Every so often, a popular headline in web development argues why you shouldn’t use a certain framework on your blog. Or why, simply, you shouldn’t over-engineer it.

But what, on the other hand, can over-engineering our personal projects like our blog do to help us grow as developers?

What do I mean by over-engineering a blog?

When people assert that a blog is over-engineered, they're often referencing the fact that blogs are typically made up of groups of static data. Because that data is static, it can be statically generated without needing any kind of Javascript framework on top like React.

Shipping Javascript can be expensive. There’s no question about that. When using tools like React, you’re immediately introducing performance implications by simply shipping more Javascript.

If you’re just dumping out static content to a page, why do you need Javascript in the first place?

How can over-engineering help you learn?

While over-engineering websites and apps that you ship can ultimately be costly, especially from a user experience perspective, not all circumstances are the same.

One of the best parts about the development world right now, or arguably one of the most frustrating, is that there are constantly new tools being created.

This is great for a few reasons: as a community we’re constantly pushing tools to become better, and as developers we always have new options that might fit our use case better than the last.

But finding ways to learn those new tools can be challenging. While there are a ton of articles out there that walk you through building demo apps, there’s a good chance you don’t find that particular demo topic interesting or it just doesn’t excite you because it’s, well, a demo.

How can we use personal projects as a learning outlet?

By funneling that eagerness to learn into our personal projects, we are immediately given a chance to put those tools to use with a real-life project using real-life data.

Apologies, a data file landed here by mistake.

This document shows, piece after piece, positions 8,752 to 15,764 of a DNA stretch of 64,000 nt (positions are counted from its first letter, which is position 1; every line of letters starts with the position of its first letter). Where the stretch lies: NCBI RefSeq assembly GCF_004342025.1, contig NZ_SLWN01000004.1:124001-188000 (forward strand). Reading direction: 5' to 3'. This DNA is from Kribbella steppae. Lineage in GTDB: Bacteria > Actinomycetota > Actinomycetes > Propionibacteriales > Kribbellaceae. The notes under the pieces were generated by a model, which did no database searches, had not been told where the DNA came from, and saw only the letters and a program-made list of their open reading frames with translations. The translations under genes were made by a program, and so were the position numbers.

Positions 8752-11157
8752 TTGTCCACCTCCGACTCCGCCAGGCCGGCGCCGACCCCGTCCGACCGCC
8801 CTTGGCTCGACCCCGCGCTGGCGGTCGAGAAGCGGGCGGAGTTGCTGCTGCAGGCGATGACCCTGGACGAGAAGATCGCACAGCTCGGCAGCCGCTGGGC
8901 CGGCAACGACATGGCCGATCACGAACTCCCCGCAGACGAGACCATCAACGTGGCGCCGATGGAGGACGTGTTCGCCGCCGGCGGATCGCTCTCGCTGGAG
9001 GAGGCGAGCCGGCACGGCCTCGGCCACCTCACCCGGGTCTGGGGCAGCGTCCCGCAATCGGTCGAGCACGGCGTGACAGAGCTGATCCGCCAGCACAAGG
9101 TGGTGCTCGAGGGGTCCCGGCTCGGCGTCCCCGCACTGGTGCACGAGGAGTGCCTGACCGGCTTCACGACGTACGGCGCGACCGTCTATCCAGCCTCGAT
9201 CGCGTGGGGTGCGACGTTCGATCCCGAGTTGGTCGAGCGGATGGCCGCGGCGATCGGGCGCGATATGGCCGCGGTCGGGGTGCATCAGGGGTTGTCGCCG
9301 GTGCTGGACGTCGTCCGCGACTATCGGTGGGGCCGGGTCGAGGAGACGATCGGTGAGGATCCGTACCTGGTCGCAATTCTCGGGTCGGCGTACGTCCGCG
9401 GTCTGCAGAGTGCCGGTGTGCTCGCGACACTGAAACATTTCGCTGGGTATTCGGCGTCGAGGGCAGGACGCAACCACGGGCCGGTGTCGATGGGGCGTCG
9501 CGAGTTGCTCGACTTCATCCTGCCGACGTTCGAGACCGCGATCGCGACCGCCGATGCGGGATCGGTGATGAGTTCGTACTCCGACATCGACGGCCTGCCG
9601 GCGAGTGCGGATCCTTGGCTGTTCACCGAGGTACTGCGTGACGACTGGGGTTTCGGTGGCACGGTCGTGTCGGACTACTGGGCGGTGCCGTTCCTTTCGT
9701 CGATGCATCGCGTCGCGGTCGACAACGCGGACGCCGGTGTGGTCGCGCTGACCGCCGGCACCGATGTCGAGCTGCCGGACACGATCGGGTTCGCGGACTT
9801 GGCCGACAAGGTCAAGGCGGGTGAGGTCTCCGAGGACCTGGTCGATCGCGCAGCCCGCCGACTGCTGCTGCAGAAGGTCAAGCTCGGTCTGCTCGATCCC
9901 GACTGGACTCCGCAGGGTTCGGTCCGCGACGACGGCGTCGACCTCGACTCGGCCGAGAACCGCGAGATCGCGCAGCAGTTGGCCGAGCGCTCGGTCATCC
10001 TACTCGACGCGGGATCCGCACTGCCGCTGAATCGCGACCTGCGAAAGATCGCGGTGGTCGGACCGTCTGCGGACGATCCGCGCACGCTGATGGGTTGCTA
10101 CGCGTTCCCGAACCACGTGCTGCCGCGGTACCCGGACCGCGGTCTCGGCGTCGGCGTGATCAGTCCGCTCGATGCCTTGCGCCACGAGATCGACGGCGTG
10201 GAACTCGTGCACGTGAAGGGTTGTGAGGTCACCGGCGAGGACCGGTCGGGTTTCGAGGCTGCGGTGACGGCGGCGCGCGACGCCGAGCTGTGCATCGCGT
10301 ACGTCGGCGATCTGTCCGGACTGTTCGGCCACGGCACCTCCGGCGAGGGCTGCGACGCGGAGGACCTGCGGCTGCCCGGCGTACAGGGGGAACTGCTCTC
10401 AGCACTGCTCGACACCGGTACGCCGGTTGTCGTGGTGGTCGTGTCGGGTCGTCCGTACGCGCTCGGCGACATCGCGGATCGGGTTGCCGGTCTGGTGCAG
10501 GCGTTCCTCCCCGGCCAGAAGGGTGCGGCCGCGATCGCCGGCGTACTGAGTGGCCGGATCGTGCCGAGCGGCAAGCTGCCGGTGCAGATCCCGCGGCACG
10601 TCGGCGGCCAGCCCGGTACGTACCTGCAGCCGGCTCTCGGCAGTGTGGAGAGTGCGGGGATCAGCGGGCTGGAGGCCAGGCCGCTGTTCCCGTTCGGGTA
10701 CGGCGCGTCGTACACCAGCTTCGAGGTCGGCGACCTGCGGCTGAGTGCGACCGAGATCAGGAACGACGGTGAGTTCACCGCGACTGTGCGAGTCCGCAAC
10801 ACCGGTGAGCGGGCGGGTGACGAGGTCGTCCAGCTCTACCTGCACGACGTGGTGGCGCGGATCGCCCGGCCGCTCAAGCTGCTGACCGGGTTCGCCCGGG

Progression of my personal portfolio over the years (not all were published)

Personal projects are near and dear to us. I’ve spent countless hours redesigning, rebuilding, and tweaking my personal blog before I settled on something simple because I was content with it.

Because of this deeper meaning, we invest ourselves into constantly making it better. With this investment, it’s an easy outlet to keep learning new things.

Learning new things is ultimately how we grow as developers. We’re not all lucky enough to work at jobs where we have countless new projects that afforded us the ability to try a new framework on each. So what better way to learn than to build up our online presence while learning that cool new tool?

What's the excuse for bad user experience?

Frankly there is no excuse. A bad user experience isn’t acceptable anywhere.

But the intent here isn’t to argue whether or not a bad user experience is okay or not. The intent is to argue it’s okay for your personal project that admittedly doesn’t get much traffic to be slightly slower, which doesn’t necessarily equate to a bad UX.

Calling everything “bad UX” is a catchy blog title, but the real world implications aren’t always so dramatic.

Chances are, your personal project isn’t css-tricks.com pulling in tons of traffic every day. Being able to learn from mistakes on your blog (where the impact is profoundly smaller) and not from those on your company’s or client’s app makes it a much lower risk exercise.

Learn about those mistakes when it doesn’t matter as much or when you won't lose the business money for accidentally bringing the site down. Put those lessons learned in practice to make a difference in people’s lives when you’re building new science-based tools for the web.

Your personal blog doesn’t need to have cutting edge performance with 100’s across Google PageSpeed. While that’s a great goal, there’s more you can do to help yourself personally succeed, grow as a developer, and ultimately bring in more traffic than focusing solely on shaving 100ms off of your page load.

So where does that leave us?

Go learn new tools and break things on your personal projects. Have fun with it – that's why we're all doing this in the first place, right?

It’s okay to mess things up sometimes. Just learn from those mistakes so the next time it really matters, you'll help make a lasting impact with your work.